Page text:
Lexington Realty Obtains Refi for Connecticut Retail Center

Newmark Knight Frank secured a $29 million loan through UBS for Naugatuck Valley Shopping Center in Waterbury, Conn.
Naugatuck Shopping Center. Image courtesy of Newmark Knight Frank

Lexington Realty International has refinanced the Naugatuck Valley Shopping Center, an approximately 383,000-square-foot retail asset in Waterbury, Conn., in a $29 million transaction. With the assistance of Newmark Knight Frank, Lexington secured the loan from UBS.

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Lexington has owned Naugatuck since 2018 when, acting through affiliate BH Premium Quality Waterbury LLC, it acquired the grocery-anchored shopping center from DDR Corp. for $24.5 million. Located at 950 Wolcott St. near Interstate 81, the property sits in a well-traveled corridor between Boston, Hartford and New York City, and its 98 percent occupancy level speaks to its regional popularity. Tenants at the retail destination include a recently renovated Walmart and a Stop & Shop grocery store and gas station, both of which serve as anchors, in addition to Sprint, Comcast and approximately 15 other retailers.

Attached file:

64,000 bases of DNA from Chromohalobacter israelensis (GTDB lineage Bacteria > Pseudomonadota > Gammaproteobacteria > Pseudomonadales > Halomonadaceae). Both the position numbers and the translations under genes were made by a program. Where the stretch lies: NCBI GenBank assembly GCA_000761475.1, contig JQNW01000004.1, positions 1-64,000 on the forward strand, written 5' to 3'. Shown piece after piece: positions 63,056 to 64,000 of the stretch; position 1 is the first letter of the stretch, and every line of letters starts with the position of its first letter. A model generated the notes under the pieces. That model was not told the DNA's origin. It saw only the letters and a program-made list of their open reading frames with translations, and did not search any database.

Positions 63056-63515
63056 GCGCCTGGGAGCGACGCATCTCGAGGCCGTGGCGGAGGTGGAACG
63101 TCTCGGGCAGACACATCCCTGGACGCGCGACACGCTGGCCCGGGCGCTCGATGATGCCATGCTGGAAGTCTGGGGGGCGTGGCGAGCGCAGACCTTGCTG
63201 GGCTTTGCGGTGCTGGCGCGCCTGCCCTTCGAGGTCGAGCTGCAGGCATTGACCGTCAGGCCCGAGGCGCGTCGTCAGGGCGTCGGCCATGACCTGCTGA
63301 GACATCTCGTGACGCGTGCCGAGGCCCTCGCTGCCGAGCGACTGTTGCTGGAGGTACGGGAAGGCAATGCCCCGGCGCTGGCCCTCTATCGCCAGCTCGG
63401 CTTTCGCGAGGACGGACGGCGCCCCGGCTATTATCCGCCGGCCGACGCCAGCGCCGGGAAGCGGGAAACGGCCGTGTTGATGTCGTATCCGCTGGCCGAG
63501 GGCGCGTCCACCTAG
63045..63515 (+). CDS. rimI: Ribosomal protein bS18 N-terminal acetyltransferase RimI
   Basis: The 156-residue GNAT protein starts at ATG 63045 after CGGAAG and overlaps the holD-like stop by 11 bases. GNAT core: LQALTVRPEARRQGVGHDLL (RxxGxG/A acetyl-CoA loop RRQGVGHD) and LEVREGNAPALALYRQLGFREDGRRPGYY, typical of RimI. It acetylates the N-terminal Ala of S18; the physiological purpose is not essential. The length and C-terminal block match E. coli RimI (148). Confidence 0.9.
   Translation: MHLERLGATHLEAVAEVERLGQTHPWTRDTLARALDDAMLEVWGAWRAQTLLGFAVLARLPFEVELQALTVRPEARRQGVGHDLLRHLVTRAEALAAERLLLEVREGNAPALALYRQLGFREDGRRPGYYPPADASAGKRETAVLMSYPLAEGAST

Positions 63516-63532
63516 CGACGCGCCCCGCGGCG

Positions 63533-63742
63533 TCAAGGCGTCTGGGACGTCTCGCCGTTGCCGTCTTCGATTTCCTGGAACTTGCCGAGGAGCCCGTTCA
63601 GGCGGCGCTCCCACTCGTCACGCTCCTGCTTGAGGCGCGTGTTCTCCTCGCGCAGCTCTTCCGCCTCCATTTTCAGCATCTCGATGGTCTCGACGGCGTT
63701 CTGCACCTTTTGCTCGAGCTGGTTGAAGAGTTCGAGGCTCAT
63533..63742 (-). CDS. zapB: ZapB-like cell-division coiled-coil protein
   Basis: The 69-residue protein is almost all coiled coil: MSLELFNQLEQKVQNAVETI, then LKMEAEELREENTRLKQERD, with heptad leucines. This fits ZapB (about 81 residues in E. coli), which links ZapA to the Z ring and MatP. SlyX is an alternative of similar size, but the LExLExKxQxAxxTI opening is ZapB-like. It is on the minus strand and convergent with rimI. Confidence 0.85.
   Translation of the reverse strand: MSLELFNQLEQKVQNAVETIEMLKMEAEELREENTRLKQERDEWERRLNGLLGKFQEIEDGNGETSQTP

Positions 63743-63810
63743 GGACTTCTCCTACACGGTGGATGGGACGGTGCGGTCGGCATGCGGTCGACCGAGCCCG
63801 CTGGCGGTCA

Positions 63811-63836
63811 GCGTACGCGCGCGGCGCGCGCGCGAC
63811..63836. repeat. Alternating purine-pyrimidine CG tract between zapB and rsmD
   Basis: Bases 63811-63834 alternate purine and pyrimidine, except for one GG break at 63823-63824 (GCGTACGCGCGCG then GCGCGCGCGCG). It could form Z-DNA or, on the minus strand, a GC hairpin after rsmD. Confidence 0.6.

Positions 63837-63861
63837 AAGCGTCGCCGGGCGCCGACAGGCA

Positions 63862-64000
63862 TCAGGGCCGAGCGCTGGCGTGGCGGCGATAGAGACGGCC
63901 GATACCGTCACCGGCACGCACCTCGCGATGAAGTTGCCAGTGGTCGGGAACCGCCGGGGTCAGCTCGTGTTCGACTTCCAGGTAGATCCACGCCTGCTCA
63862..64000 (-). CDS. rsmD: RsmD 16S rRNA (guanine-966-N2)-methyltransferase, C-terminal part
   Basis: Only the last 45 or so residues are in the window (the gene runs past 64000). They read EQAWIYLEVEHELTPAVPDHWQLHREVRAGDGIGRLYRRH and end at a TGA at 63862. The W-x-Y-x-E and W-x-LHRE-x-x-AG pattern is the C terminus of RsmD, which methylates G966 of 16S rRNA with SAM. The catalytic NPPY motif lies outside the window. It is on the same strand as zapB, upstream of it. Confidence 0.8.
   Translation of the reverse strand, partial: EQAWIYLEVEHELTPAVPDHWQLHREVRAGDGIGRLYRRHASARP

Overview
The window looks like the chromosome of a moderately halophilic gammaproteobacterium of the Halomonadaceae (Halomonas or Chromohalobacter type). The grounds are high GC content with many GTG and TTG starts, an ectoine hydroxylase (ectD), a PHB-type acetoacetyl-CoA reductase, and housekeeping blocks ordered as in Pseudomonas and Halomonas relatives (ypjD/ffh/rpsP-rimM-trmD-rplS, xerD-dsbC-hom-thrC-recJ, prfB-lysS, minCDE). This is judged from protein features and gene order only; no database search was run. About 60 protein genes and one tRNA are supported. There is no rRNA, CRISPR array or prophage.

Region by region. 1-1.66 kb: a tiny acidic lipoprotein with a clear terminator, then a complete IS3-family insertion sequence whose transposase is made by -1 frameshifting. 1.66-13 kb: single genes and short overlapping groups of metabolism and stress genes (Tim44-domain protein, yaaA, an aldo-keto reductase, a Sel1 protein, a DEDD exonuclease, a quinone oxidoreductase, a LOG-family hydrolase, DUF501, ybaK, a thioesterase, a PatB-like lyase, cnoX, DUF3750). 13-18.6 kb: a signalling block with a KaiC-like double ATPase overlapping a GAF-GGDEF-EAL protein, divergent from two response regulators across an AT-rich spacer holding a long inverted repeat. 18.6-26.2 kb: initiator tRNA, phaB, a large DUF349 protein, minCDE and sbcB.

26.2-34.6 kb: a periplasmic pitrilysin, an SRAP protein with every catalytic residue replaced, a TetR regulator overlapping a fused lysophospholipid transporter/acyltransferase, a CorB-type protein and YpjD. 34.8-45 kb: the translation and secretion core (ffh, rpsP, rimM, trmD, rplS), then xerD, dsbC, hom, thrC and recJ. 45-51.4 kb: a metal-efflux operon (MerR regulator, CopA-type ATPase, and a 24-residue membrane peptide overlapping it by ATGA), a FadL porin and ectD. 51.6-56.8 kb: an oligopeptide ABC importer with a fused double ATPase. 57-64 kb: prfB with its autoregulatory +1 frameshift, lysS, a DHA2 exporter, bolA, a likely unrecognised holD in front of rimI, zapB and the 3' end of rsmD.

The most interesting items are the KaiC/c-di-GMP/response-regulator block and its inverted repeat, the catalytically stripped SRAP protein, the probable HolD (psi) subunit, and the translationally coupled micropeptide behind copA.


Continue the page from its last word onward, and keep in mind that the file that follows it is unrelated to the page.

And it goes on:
The financing for Naugatuck came in the form of a fixed-rate loan. “The lending community found the opportunity attractive given the long-term lease in place with Walmart. Stop & Shop also recently renewed their lease and invested its own money into its space, signaling a longer-term commitment to being at the asset,” Jordan Roeschlaub, vice chairman & co-head, of Newmark Knight Frank’s New York Debt & Structured Finance team, told Commercial Property Executive. “The property has also differentiated itself as the best retail center in the market. So, as other centers struggle, this one will thrive.” Roeschlaub and colleagues Dustin Stolly, Nick Scribani and Chris Kramer led the arrangement of the financing. 

Retail rumors run amok

Despite a litany of chain-store bankruptcies, frequent store-closure announcements and cries of an e-commerce-induced retail apocalypse over the last few years, brick-and-mortar stores remain relevant in the U.S., particularly as they evolve to accommodate the changing market. According to the National Retail Federation, nearly all of the top 50 online retailers operate stores, and industrywide, online sales account for just 10 percent of all retail sales. Still, a negative perception of the retail real estate sector lingers.

“Even with all of the positives, lenders still had pause with going to this level of proceeds given the retail headlines,” Roeschlaub said. “However, we were able to strategically navigate the capital markets with close lender relationships to get our client great execution.”